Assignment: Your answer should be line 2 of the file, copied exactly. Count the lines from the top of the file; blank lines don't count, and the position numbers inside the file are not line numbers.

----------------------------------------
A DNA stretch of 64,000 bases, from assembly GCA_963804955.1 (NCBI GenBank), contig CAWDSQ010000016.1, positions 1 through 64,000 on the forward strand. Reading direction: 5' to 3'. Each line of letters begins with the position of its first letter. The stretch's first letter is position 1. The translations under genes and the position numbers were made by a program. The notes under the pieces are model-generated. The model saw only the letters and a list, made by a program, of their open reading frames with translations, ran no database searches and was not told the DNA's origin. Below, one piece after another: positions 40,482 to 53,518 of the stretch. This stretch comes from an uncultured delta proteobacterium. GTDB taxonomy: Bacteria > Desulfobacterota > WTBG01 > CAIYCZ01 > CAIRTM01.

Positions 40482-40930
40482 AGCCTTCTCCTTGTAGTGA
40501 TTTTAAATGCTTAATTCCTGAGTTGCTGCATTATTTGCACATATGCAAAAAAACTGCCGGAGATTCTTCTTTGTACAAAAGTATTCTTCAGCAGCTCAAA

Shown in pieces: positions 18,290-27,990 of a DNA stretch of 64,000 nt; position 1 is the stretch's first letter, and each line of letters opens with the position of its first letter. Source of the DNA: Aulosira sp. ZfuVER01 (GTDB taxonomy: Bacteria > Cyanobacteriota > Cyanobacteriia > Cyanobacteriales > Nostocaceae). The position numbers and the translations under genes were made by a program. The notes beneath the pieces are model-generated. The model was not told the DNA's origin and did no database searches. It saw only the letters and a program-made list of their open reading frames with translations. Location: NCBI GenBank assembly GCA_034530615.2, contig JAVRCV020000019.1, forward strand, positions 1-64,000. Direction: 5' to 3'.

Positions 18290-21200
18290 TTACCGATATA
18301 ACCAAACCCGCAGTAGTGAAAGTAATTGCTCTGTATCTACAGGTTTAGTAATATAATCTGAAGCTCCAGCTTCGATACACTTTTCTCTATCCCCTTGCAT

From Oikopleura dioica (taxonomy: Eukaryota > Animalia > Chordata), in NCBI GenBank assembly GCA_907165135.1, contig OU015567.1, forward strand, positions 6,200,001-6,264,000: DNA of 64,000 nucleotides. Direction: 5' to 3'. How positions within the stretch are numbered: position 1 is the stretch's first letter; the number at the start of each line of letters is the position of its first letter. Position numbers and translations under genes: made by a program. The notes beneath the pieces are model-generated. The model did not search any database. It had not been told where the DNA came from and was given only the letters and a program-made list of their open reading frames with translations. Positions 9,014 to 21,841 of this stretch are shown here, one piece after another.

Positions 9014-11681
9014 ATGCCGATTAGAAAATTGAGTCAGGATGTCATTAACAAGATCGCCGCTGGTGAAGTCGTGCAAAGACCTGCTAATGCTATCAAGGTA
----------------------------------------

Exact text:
Positions 40482-40930